$6mn grant to advance purification membranes for viral vectors

With the grant, researchers will create a scalable, downstream purification platform that will replace the standard processes, accelerating viral vector production for vaccines.

3d illustration of adenovirus - a common viral vector

Researchers from the University of Arkansas (U of A) and two partner institutions have been awarded a $6 million grant by the US’s National Science Foundation (NSF) to develop purification membranes for future large-scale manufacturing of viral vectors and virus-like particles.

According to the team, the successful development of commercial-grade purification membranes will increase access to new treatments for genetic and chronic diseases, especially for middle- and low-income people.

Viral vectors are harmless, modified versions of viruses used to deliver the functional genetic material within vaccines and gene therapies to human cells.

“Development of cost-effective, large-scale biomanufacturing for the purification of viral vectors and virus-like particles is a major challenge,” commented Xianghong Qian, professor of biomedical engineering at the U of A and principal investigator for the project.

According to the team, the COVID-19 vaccine development race exemplified this challenge, as vaccine production was delayed when manufacturers struggled to produce membrane filters to purify viral vectors and virus-like particles. The primary problems were capacity and fouling of membranes, as well as membranes performing robustly under a range of operating conditions.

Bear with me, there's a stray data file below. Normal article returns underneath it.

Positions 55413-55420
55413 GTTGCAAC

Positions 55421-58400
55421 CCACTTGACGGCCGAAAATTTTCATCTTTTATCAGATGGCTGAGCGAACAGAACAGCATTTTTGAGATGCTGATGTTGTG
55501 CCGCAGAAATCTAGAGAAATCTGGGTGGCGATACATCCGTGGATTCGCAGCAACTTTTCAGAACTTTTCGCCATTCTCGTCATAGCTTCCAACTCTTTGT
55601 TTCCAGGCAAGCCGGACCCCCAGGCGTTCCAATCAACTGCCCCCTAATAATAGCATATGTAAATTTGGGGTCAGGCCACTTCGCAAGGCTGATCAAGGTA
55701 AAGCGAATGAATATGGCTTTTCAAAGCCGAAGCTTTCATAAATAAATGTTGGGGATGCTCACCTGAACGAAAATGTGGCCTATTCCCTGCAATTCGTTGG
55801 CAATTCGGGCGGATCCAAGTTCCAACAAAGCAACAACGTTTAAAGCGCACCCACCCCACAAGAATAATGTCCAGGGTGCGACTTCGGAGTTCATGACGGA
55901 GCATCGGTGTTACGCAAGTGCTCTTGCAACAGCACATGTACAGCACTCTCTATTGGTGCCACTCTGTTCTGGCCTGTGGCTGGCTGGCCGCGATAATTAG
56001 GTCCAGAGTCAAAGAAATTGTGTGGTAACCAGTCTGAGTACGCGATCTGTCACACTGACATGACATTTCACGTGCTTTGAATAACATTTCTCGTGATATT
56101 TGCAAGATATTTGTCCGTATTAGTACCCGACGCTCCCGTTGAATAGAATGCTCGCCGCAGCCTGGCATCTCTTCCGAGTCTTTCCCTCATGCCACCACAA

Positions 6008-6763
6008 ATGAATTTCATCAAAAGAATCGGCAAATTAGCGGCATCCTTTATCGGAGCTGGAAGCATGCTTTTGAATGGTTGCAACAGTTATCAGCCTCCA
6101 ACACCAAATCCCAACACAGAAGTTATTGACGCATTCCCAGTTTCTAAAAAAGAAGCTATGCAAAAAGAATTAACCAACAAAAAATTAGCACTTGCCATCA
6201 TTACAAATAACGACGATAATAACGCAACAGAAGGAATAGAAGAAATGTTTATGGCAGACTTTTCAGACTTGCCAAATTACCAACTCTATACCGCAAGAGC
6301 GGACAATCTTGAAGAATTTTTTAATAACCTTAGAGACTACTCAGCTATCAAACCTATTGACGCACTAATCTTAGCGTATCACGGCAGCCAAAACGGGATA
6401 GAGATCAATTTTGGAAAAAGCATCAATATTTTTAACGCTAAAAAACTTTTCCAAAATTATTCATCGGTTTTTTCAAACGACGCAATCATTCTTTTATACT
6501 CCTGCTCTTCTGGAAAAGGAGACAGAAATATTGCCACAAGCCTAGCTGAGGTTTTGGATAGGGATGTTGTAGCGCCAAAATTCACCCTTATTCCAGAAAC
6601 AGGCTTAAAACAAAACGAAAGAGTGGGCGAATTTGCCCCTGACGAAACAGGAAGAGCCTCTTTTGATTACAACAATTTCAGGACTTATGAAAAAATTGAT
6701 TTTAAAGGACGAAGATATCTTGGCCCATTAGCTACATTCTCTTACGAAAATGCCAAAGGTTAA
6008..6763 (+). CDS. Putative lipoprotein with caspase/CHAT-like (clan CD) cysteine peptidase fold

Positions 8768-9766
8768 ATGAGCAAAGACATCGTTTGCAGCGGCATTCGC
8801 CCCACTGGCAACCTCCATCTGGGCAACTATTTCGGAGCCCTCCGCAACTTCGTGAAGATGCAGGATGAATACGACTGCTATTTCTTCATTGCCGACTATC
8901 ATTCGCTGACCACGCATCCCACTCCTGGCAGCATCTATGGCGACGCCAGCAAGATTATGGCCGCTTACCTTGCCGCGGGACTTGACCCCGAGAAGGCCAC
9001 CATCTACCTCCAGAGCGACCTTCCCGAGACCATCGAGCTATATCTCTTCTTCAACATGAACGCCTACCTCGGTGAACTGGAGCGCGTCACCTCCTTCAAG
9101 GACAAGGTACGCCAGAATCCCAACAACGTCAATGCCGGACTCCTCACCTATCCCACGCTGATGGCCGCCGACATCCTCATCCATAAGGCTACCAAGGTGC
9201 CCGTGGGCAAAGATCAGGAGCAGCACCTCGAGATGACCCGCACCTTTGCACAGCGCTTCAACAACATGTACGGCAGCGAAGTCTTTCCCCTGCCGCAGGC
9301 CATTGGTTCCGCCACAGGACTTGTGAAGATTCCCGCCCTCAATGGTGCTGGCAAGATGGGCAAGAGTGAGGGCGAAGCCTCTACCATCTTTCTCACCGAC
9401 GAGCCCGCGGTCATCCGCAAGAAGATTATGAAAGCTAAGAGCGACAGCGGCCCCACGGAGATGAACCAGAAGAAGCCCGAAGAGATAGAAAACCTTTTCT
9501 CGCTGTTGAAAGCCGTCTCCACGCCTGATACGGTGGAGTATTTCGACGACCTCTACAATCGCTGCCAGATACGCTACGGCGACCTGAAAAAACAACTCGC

Using the grant, researchers led by Qian will create a scalable, downstream purification platform that will replace the standard processes of centrifugation and resin-based chromatography, both of which researchers suggest are difficult to scale up in manufacturing.

The project will require feedstock production of two common viral vectors for gene-therapy, virus-like particles for vaccine applications and advanced microfiltration for bioreactor harvesting. The researchers will design, fabricate and characterise high-capacity membranes and develop membrane chromatography for separating full and empty viral capsids. 

The researchers plan to use state-of-the-art bioanalytical methods for detection and quantification and will develop a readiness and acceptance study to help drive the technology toward commercial production. 

Co-principal investigators Qian, Bob Beitle (professor of chemical engineering) and Ranil Wickramasinghe (Distinguished Professor of chemical engineering) and several others from U of A will collaborate with researchers at the University of Kentucky and Clemson University, all US.